"My journey to architectural photography has been quite varied," Luke begins, reflecting on his beginnings in the late '90s. "I studied vehicle design at university in the UK. After graduation, I embarked on a near-ten-year career as an automotive designer, starting at Jaguar and Aston Martin in the UK." His venture in vehicle design took him to Sweden's Volvo Cars, and by 2006, he found himself in Melbourne, joining Ford Australia’s large design program.
But it was amidst the world of automobiles that a new spark ignited. "During my time as a designer at Ford, I started to get very interested in photography," Luke recalls. This combined interest, intertwined with his passion for classic automobiles, catalysed the creation of his automotive magazine business within a year of picking up his first DSLR camera. "I left Ford and spent almost 14 years travelling far and wide, photographing amazing machines from all over the world and showcasing them through the magazines."
Yet, as the world grappled with the pandemic, Luke found himself at a crossroads. "The COVID-19 pandemic was a particularly pensive time for me, and after much deliberation, I decided to pivot from automotive photography into a genre for which I had always had a keen interest—architecture." He sees his career in chapters: "Auto design was one, auto photography and publishing was the second, and now architecture photography is the third chapter."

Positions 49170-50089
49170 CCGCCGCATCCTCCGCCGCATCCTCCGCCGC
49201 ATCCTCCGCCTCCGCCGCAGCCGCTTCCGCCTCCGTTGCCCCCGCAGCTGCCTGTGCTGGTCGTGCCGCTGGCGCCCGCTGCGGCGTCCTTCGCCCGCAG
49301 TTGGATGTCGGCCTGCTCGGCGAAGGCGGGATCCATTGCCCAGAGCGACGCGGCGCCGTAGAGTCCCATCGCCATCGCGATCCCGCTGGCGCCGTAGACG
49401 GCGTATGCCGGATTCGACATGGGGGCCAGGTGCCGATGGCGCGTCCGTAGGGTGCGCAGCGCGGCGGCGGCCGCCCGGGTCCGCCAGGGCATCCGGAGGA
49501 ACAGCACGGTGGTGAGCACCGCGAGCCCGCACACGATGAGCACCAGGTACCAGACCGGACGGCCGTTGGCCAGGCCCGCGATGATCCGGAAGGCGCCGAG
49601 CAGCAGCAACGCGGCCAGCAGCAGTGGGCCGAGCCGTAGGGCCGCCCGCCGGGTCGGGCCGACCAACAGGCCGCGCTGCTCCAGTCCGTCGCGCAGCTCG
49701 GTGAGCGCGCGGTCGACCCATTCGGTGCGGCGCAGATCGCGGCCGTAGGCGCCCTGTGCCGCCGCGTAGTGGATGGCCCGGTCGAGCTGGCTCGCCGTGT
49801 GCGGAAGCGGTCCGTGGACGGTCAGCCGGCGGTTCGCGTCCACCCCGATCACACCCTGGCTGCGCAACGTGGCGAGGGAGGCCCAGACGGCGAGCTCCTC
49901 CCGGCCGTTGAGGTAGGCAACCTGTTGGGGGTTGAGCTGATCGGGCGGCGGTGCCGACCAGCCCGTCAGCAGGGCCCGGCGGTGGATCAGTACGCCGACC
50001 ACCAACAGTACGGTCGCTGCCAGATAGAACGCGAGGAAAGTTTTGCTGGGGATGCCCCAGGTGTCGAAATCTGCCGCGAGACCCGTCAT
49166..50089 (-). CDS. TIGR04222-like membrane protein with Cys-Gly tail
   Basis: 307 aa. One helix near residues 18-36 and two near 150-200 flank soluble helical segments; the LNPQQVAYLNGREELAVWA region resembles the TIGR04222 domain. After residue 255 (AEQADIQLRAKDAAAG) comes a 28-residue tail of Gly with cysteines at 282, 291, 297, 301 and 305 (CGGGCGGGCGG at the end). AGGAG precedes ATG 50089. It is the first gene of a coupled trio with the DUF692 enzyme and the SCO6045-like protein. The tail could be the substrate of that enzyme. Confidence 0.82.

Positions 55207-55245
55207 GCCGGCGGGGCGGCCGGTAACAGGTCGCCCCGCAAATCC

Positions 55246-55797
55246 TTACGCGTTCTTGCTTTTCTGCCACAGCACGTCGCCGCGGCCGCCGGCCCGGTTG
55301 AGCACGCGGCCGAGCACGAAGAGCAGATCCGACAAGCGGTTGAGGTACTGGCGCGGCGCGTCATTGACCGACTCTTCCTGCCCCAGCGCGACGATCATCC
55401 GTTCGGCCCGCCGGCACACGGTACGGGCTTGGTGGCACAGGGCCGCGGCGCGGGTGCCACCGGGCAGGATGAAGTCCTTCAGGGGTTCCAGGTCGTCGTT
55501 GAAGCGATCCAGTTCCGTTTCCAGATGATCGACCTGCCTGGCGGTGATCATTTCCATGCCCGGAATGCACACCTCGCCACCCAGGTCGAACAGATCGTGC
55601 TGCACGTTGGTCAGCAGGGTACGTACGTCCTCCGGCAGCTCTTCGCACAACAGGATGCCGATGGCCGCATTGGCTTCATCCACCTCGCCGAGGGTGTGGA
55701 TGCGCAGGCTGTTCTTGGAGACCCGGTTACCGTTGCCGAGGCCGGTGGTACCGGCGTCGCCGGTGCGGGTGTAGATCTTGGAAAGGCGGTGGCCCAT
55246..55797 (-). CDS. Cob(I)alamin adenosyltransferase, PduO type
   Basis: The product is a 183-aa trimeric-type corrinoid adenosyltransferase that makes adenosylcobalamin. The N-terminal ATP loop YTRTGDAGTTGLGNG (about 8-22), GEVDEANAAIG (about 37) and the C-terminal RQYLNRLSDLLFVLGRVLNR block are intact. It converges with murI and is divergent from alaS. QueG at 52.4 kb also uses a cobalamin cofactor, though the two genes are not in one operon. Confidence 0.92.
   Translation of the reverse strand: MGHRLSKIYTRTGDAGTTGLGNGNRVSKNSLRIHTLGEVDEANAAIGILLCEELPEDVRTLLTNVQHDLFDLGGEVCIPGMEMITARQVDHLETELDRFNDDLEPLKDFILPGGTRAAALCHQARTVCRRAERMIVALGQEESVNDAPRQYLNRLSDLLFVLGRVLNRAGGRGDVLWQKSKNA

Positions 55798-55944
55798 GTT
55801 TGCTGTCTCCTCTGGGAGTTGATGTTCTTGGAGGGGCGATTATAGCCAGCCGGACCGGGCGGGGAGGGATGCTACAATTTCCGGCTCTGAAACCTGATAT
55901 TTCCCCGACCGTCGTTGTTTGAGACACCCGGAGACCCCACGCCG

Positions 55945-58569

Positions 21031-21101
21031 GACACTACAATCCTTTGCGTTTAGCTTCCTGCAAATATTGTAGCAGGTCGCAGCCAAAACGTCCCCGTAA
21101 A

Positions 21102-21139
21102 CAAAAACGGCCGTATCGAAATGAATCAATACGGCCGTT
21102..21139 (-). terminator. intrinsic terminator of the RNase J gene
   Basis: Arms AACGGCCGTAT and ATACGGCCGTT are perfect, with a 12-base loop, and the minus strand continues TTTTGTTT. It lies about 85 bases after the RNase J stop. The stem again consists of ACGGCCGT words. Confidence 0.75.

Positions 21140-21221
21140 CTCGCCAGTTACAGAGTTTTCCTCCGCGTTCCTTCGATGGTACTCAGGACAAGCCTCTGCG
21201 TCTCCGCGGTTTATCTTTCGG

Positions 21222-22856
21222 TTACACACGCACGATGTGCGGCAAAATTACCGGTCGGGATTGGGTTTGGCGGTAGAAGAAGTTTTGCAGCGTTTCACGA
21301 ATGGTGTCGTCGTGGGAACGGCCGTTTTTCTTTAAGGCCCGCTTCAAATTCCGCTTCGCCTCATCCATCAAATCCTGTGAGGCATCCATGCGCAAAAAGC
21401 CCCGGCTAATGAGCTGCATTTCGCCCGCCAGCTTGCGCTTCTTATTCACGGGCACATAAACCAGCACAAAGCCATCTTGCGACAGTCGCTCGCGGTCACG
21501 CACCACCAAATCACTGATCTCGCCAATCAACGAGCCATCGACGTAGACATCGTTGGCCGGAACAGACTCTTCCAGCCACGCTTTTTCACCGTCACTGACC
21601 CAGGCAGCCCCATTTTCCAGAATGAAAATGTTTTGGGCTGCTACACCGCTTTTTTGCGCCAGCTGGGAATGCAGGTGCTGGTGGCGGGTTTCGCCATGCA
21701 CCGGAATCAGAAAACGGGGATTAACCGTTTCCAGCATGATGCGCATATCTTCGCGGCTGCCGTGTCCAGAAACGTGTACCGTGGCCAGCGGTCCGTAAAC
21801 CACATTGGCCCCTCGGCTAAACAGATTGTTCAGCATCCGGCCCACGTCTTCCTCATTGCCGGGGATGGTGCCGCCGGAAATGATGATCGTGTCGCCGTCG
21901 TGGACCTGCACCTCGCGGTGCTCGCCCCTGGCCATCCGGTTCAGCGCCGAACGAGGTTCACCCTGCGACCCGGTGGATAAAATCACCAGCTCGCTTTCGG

When asked how his background plays a role in his current work, Luke explains, "Working in automotive design gave me training and experience." This foundation gives him a unique lens, enabling him to observe how a building sits in its surroundings and how the light falls across it at different times of the day.
As for his inspirations? Luke finds them in a myriad of places. "I get inspired looking at how other creatives are approaching their given field." This includes a deep appreciation for the artistry in films, where Directors of Photography work their magic. He admires photographers like Stephen Shore, Julius Shulman, Nicolas Grospierre, and many more, drawing intricate parallels between their work and visual storytelling.
Now based in South East Queensland, Luke's journey continues, ever evolving and marked by a fascination with both digital and film photography. Open to architectural photography assignments across Australia, he weaves these new chapters into his story.